This section should provide the reader with relevant historical or critical information to place the central research question in context, and this section should also discuss the key theories, methods, and sources to be used within the research essay. It should demonstrate that the student knows how to begin answering the question(s) they are posing. What sorts of things will the student need to find out? What research methods will be used? What kinds of sources will be reviewed, and how will information from them be used? Who, if anyone, will be interviewed, and what kinds of questions will the subjects be asked? Students should also reflect, in this section, on the broad analytical approach that will structure their research and identify the school(s) of thought that will inform their investigations.
- Justification and Limitations This section should explain the importance of the student's work in the context of their particular artistic discipline and discuss how all components of the thesis project taken together as a single project will contribute to the scholarly and artistic fields with which it engages. This section should also discuss limitations, personal and practical, relating to the project and the student’s readiness. If the project is a film, for example, how much direct experience has the student already had in that field, and how will the student allocate the time to finish the project by the desired defense date? How much is the project likely to cost, and how does the student expect to obtain funding? What kind of spaces will be needed for rehearsal as well as presentation of the work?
Project Thesis Proposal
The project thesis includes two major components: (a) an activity (program, intervention, campaign, etc.) designed to address (solve, remediate, improve) a problem, issue or opportunity in the student's domain as a professional or activist; and (b) a written document that describes, rationalizes, analyzes, and assesses the activity. It is not strictly a research study, but rather an exercise in reflective practice. Therefore, the proposal takes a form different from that of the research or artistic thesis proposal. Please note, as well, that a project thesis must be not only designed but implemented and evaluated.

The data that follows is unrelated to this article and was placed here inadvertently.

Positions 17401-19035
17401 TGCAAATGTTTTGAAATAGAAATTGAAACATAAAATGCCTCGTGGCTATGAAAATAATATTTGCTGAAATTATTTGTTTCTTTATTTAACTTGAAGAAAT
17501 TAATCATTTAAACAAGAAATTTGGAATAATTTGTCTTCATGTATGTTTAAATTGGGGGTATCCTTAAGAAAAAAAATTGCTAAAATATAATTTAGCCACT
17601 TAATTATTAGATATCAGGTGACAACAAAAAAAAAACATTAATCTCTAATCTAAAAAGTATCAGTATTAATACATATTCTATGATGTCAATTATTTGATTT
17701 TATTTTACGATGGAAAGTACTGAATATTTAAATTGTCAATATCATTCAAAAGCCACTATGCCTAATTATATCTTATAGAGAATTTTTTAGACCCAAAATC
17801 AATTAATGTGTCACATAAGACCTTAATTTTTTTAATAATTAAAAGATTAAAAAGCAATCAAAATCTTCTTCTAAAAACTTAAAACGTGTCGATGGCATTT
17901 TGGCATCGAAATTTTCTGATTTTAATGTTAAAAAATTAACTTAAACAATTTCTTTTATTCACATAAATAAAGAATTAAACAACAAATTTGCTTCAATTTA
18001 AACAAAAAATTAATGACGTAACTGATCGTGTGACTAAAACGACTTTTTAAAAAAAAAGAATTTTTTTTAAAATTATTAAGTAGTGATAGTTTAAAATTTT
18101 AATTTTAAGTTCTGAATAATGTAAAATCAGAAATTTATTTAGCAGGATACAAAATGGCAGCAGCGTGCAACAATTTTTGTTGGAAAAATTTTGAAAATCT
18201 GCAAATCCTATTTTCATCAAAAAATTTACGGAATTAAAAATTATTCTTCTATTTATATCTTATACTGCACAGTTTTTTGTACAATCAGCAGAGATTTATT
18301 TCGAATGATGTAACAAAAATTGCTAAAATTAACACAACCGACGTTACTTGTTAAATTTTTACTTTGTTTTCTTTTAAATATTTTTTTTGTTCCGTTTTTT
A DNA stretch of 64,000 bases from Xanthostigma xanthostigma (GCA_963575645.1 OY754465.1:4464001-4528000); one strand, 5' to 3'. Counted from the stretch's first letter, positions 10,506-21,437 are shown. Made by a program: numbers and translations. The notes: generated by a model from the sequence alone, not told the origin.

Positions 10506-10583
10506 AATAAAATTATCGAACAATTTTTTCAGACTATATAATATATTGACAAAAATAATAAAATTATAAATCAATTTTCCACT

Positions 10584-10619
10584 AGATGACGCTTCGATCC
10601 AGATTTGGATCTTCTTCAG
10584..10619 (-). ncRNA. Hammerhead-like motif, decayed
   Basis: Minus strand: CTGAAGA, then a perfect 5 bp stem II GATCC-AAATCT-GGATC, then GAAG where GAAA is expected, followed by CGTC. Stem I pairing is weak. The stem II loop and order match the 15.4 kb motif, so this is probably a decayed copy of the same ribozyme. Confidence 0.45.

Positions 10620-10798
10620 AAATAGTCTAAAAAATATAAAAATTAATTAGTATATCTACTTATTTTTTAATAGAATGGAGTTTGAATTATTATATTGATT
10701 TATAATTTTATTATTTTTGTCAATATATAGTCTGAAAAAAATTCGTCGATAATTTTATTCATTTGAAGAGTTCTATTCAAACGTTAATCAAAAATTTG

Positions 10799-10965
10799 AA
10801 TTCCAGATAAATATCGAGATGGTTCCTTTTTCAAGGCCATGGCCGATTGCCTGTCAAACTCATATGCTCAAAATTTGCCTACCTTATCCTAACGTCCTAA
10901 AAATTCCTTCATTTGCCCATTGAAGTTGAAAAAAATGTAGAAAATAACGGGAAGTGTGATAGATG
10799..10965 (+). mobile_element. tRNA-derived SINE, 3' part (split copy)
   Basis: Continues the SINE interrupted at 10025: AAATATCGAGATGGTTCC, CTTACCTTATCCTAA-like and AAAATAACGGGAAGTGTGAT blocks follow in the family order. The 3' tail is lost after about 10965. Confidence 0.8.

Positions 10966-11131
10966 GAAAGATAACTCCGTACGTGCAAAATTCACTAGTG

- Problem Statement This section of the proposal identifies, describes, and analyzes the problem (issue, need, opportunity) that the student will address in the project. Clearly articulate the nature of the problem: its historical, social and professional context; its dimensions and extent; its impact, and perhaps some previous efforts to address it. Present information that explains the student's understanding of the origins or causes of the problem, to set up the rationale for the choice of a strategy to solve it. At each stage, refer to appropriate scholarly and professional literatures.
- Project Plan Students should spell out their plans for addressing the problem. Students should describe the institutional setting within which the project will take place, as well as the individuals, groups, or organizations with whom they will work. What will the student (and, perhaps, others) do? What resources and strategies will be used? If the student need funds, how will they be raised and disbursed? What schedule will be followed? Be efficient, but concrete and clear in specifying the activities that will make up the project. Identify the professional and theoretical sources of the strategies for the project: What precedents and ideas are the student drawing on? Also, the student should discuss the means by which they will record and report the project activities for the members of the thesis committee. Will the student write a journal, shoot videos, keep material artifacts and documents? Students must be clear about how they intend to document the project. They may also elect to invite the members of their committee to witness the project first-hand.
- Assessment The proposal speaks to three aspects of the assessment process. In all three, students should be concrete and refer to appropriate literatures as sources of their plans. Criteria : First, students should describe and justify the criteria by which they will determine whether the project has succeeded. What are the goals and objectives? What changes does the student want to see in the participants, the organization, the larger world? Methods: What information will be needed to determine whether the goals and objectives have been met? How will that information be collected and organized? Analysis : How will that information be utilized to describe the project’s success or failure? What sorts of lessons does the student hope to draw from the assessment?
- Justification and Limitations This section of the proposal should explain the rationale for the thesis and the importance of the topic. Indicate the reasons why this study is important to conduct and whom it will benefit. Identify the limits beyond which the inquiry will not go. Finally, describe the contribution the work will make to the field.
- Conclusion This section should summarize the nature and intention of the work. Conclude the discussion and mention any pertinent information which may not have been included above.
Format of the Proposal
All thesis proposals should conform to the following specifications:
- Title Page The title should be reasonably succinct, but descriptive enough to convey the nature of the thesis; the title page should include your full name, the date of submission, and your adviser’s name.